One of the mysteries of the English language finally explained.
An American plant with triangular three-petalled flowers, especially a tender kind widely grown as a houseplant for its trailing, typically variegated, foliage.Compare with spiderwort
- ‘Combine with a foreground planting of tradescantias to create a cool oasis of vibrant blues and greens.’
- ‘Since I've never had any tradescantias previously, I don't know what to compare it to, but I look forward to dividing this one and getting a few more.’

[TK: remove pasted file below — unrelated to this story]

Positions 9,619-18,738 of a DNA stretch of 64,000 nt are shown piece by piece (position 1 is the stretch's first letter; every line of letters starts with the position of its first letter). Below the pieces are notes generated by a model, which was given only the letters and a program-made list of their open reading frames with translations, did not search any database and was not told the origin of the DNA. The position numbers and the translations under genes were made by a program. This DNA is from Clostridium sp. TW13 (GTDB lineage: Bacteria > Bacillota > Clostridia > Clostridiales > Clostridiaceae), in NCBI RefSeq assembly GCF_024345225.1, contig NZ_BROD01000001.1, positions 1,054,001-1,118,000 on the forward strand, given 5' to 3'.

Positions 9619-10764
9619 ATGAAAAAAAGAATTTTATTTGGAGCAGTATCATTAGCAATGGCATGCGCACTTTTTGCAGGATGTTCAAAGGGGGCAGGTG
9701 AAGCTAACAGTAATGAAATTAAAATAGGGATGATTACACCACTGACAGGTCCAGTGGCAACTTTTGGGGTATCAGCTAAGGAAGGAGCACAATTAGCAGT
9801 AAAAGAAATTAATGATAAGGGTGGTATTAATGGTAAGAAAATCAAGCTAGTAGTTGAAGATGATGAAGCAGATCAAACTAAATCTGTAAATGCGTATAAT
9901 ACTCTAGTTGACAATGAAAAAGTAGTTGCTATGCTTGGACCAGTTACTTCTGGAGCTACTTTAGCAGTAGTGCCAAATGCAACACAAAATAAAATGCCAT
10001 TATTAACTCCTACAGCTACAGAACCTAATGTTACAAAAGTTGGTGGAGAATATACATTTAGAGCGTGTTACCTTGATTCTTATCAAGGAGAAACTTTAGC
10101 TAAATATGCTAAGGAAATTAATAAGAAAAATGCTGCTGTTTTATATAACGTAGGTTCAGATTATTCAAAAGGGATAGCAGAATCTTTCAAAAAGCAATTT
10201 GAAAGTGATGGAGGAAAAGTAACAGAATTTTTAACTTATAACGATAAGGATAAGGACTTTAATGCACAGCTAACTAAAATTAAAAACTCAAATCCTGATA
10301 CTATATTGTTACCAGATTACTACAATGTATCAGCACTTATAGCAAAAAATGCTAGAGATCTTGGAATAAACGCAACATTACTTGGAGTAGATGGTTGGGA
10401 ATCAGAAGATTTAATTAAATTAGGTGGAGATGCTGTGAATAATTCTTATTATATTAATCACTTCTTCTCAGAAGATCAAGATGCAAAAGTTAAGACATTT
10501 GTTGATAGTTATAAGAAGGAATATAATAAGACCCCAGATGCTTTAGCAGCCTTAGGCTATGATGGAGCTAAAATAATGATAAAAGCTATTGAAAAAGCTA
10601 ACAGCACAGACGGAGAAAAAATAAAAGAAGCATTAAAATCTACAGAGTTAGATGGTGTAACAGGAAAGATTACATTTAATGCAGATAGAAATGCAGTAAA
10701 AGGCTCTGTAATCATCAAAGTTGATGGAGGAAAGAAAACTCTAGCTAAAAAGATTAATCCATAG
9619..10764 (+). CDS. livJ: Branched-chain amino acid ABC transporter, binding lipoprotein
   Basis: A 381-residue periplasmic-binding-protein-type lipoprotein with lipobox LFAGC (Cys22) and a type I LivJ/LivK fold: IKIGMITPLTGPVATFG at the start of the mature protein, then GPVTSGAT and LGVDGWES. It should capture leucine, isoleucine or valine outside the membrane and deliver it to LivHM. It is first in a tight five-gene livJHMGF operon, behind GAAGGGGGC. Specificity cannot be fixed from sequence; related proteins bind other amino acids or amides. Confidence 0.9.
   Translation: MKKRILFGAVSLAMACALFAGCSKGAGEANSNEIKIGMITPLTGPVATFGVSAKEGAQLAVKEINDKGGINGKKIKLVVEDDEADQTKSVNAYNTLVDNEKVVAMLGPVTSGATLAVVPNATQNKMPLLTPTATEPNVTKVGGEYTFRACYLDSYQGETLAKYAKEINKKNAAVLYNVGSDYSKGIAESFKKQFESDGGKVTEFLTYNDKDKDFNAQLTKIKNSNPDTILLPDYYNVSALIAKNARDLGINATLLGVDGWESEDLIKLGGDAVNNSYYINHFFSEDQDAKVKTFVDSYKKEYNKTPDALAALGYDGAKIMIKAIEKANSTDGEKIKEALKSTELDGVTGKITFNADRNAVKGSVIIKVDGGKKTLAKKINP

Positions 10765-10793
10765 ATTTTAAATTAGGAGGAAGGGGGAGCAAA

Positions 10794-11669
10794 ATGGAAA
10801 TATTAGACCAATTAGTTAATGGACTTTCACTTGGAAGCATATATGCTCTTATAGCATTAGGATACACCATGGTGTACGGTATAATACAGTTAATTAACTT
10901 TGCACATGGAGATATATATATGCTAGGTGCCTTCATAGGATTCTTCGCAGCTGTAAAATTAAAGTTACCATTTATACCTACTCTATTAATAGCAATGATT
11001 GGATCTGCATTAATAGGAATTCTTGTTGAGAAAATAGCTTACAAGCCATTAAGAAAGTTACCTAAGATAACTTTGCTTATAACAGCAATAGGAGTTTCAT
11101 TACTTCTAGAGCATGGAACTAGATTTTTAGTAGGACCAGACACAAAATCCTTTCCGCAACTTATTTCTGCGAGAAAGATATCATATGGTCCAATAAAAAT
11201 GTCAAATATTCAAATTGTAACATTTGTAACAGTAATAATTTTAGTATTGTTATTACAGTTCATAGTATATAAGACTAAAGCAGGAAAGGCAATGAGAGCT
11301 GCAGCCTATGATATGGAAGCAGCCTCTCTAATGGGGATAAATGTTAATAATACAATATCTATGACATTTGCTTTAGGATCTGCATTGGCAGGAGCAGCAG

- ‘I have several daylilies and tradescantias with well developed flower buds.’
- ‘They, along with the self sown tradescantias, violets, hollyhocks and dame's rocket are part of the greater urban garden.’
- ‘I tend to grow them with grasses and similar prairie plants such as silphium, tradescantias, helleniums and asters.’
- ‘All tradescantias tend to lose their lower leaves with age and should be propagated regularly.’
Modern Latin, named in honour of John Tradescant (see Tradescant, John).
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